Transparency in Action - Dóchas AGM Conference 2013 Chester Beatty Library, Dublin Castle Thursday 2 May 2013, 10am-12.30pm The conference aims to go beyond principles and theories of transparency.
Roughly 700 people from more than 50 countries registered for this week’s International Open Government Data Conference (IOGDC), co-sponsored by Data.gov , the World Bank Open Data Initiative and the Open Development Technology Alliance . The purpose of the conference is to “share lessons learned, stimulate new ideas, and demonstrate the power of democratizing data” – in this case, open government data. Though the focus of the conference is on sharing government data, NGOs should be paying attention. Why?
This year’s Partos Plaza, the annual knowledge market of Partos , hosted a workshop for Dutch NGOs working on open data and the International Aid Transparency Initiative. The workshop was set up as peer discussion meeting for a small group of staff members working to open up the data of their organisation, and was facilitated by members the Open for Change team. The questions that arose were similar to those that came up during a meeting in September, that was organised by Bond UK , the UK platform of Development NGOs, organised together with DFID and AidInfo , and that I was happy to be able to attend. On both occassions the questions that arose concerned security issues, necessary investments of time and money and where to start. D FID was the first donor country to start implementing IATI, and now expects DFID funded NGOs to do the same and prepare for the publication of their first data sets by April 2012 .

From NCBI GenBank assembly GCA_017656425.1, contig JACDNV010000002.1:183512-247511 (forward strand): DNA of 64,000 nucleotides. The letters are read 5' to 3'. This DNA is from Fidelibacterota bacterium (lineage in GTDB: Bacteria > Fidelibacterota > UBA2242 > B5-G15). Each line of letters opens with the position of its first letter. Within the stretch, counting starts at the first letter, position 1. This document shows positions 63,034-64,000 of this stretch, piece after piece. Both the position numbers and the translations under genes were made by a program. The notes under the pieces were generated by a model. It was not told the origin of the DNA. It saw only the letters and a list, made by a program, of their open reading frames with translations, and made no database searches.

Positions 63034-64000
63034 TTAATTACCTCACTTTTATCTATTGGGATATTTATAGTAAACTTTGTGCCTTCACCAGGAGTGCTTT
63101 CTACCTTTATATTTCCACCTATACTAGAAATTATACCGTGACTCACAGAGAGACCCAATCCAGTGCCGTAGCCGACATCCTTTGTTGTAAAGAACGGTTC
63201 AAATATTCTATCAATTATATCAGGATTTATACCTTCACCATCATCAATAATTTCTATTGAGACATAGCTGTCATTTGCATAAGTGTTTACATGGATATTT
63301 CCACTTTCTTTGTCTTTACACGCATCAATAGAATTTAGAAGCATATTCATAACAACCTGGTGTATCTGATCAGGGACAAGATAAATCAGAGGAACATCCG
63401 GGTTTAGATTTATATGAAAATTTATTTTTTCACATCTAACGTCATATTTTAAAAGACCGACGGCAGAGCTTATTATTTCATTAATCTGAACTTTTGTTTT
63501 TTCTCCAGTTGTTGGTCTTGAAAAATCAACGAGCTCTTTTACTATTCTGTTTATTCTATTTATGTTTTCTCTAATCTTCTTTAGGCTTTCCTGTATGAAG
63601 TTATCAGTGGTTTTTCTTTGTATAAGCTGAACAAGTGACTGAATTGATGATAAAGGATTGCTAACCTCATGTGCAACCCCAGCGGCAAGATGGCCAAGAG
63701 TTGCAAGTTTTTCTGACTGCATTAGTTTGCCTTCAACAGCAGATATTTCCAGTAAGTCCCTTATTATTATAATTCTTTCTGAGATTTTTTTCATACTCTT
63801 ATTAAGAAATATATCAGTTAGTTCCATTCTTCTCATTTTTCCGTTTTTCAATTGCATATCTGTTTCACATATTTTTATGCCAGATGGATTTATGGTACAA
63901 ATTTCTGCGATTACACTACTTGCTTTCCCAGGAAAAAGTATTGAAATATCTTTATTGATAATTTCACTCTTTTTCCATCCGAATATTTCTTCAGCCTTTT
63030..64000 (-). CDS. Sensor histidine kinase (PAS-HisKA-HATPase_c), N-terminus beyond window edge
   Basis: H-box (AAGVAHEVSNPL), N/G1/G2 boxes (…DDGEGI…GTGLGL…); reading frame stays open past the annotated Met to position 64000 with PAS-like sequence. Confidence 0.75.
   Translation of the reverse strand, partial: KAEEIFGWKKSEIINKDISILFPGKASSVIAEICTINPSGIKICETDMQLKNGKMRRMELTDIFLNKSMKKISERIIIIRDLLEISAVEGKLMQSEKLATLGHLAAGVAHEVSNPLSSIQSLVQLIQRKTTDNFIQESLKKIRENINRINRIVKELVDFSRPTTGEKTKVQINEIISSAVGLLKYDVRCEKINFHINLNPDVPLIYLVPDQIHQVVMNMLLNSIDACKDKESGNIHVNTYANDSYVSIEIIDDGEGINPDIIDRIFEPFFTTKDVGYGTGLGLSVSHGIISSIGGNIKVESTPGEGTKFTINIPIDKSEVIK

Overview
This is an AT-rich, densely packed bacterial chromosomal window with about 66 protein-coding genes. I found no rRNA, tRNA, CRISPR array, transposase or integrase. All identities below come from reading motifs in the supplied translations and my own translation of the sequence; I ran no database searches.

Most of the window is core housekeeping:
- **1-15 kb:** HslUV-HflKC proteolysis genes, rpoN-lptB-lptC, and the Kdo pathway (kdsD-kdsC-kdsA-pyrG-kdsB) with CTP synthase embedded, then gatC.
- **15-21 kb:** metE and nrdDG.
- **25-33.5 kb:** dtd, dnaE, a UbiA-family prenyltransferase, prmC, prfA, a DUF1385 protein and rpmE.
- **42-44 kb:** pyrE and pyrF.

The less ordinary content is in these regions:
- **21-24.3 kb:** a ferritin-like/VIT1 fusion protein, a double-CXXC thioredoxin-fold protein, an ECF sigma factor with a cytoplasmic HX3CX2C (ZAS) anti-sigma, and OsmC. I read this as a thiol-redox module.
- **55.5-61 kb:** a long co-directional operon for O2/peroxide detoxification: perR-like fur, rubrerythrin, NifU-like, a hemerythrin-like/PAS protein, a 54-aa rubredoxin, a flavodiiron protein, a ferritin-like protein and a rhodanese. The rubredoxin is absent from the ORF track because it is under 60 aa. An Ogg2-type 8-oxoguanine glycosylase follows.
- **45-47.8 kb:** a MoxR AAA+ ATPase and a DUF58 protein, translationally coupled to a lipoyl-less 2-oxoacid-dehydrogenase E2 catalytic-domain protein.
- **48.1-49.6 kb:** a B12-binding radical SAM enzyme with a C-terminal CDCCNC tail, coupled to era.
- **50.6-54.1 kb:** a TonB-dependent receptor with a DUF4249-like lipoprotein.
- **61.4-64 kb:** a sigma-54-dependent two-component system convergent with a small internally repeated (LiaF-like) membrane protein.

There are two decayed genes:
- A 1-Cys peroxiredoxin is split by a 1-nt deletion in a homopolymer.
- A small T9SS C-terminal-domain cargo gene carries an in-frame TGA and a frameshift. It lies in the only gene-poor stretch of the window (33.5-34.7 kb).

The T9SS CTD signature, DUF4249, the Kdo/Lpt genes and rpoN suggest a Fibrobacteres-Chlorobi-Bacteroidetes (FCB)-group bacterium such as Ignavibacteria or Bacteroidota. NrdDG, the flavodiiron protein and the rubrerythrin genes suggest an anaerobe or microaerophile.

Both donors and NGOs recognize that transparency is key for accountability and greater effectiveness. In 2008, donors launched the International Aid Transparency Initiative (IATI), a voluntary, multi-stakeholder initiative that aims to make information about aid spending easier to access, use and understand. As of May 2012, 31 donors – including the U.S. government – have become signatories to IATI.
Government officials, charity leaders and senior figures from the open data movement said on Monday that the UK must foster an environment of collaboration and transparency in order to share best practices from the public and private sectors with nonprofit organisations. "Part of the value of civil society is holding power to account, and if this can be underpinned by good quality data, we will have a very powerful tool indeed", said Nick Hurd, Minister for Civil Society. "The UK is absolutely at the vanguard of the global open data movement, and NGOs have a great sense that this is something they want to play a part in. "There is potential to help them do more of what they do, and to do it better, but they're going to need a lot of help in terms of information and access to events where they can exchange ideas and best practice." Third sector has for too long been misread as third place when it comes to nonprofits.